‘Just One Single Can’: Anheuser-Busch Distances from Mulvaney Scandal

Instagram/Dylan MulvaneyGoogle
Instagram/Dylan MulvaneyGoogle

Anheuser-Busch sent a letter to wholesalers addressing the controversy surrounding Bud Light’s collaboration with transgender TikTok personality Dylan Mulvaney.

The letter, first reported by the St. Louis Post-Dispatch’s Daniel Neman, comes a month after Mulvaney posted a TikTok video celebrating his 365 day of “being a woman” with a Bud Light can that featured his face. Mulvaney posted other videos posing with the beverage, including one of him splashing around in a foamy bubble bath with a tower of Bud Light in the background.

Neman wrote:

A-B’s letter was forwarded to retailers, bars and restaurants by Grey Eagle, a Fenton-based company that distributes Anheuser-Busch products to a 14-county region around St. Louis. Grey Eagle does not distribute to the city of St. Louis, Jefferson County and parts of Washington and Iron counties.

“This was one single can given to one social media influencer,” the letter states. “It was not made for production or sale to the general public. This can is not a formal campaign or advertisement.”

In a cover letter associated with the note to wholesalers, Grey Eagle stated, “Anheuser-Busch did not intend to create controversy or make a political statement.”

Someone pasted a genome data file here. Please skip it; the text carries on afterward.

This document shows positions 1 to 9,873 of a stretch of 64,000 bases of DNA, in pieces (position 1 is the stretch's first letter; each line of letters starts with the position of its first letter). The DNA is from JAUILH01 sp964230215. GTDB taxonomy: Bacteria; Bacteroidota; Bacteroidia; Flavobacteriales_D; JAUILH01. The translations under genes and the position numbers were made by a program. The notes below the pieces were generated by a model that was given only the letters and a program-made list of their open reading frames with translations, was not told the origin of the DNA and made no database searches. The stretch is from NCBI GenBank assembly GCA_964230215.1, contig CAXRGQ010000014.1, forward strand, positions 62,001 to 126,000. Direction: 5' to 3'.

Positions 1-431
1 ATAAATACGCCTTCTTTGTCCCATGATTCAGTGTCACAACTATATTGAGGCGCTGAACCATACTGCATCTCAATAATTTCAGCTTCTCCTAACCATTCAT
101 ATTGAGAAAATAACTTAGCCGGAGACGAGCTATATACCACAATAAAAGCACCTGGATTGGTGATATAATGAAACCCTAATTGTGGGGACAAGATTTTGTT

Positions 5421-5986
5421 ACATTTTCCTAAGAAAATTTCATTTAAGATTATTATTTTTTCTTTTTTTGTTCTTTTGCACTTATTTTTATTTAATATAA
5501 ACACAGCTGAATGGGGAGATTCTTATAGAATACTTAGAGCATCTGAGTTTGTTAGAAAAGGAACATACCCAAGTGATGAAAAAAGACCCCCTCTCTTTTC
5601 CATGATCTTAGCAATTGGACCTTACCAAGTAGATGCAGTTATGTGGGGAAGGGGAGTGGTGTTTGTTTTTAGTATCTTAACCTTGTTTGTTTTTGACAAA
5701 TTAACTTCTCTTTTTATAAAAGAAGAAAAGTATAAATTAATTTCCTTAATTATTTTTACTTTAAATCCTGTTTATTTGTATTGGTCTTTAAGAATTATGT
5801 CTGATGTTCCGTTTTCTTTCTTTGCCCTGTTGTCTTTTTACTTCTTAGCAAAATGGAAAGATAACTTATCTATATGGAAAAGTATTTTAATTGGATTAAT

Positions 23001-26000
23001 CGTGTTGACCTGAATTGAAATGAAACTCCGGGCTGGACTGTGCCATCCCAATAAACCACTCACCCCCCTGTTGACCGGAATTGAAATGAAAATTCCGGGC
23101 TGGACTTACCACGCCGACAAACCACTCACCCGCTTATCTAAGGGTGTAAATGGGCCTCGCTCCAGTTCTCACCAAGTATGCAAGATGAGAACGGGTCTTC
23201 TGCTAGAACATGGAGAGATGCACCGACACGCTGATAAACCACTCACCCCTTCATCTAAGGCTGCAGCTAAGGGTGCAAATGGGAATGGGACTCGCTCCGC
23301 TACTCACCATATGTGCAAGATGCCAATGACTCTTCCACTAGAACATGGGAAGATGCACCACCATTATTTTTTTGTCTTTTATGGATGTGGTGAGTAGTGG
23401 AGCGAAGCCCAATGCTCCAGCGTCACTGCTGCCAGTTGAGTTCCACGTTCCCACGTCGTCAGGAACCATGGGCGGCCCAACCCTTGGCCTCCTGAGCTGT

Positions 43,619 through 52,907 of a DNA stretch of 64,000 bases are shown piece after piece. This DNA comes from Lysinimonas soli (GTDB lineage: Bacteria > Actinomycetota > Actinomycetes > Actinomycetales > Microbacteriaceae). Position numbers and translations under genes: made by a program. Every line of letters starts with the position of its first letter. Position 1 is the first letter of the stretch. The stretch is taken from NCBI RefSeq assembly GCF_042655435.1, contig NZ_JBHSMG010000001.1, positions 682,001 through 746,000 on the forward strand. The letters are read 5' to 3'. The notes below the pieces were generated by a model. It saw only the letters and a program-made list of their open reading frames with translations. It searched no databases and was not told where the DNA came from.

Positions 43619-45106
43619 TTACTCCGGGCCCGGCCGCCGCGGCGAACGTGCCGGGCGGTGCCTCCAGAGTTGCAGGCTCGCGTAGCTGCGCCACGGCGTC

However, news of the partnership led to widespread videos of Americans destroying Bud Light cases and cans, echoing the mantra, “Go Woke, Go Broke.” The company suffered a market value loss of more than $6 billion in the days after the promotional partnership, Breitbart News reported.

The can branding had been done through an outside marketing agency without the approval of higher management, according to Grey Eagle.

In the aftermath of the marketing decision, Vice President of Marketing Alissa Heinerscheid took a leave of absence and Todd Allen — formerly the global president of Budweiser — has since been named the new vice president of marketing for Bud Light as Breitbart News noted.

The St. Louis based brewery was bought out in 2009 by Belgian-based InBev. The change in ownership led to a dip in marketing as the foreign-born markets were not privy to American culture, Robert Lachky, the former chief creative officer at Anheuser-Busch, told the Post-Dispatch.

Lachky said it doesn’t look like the company, with their now all-American marketing, has any clue about their customer base.


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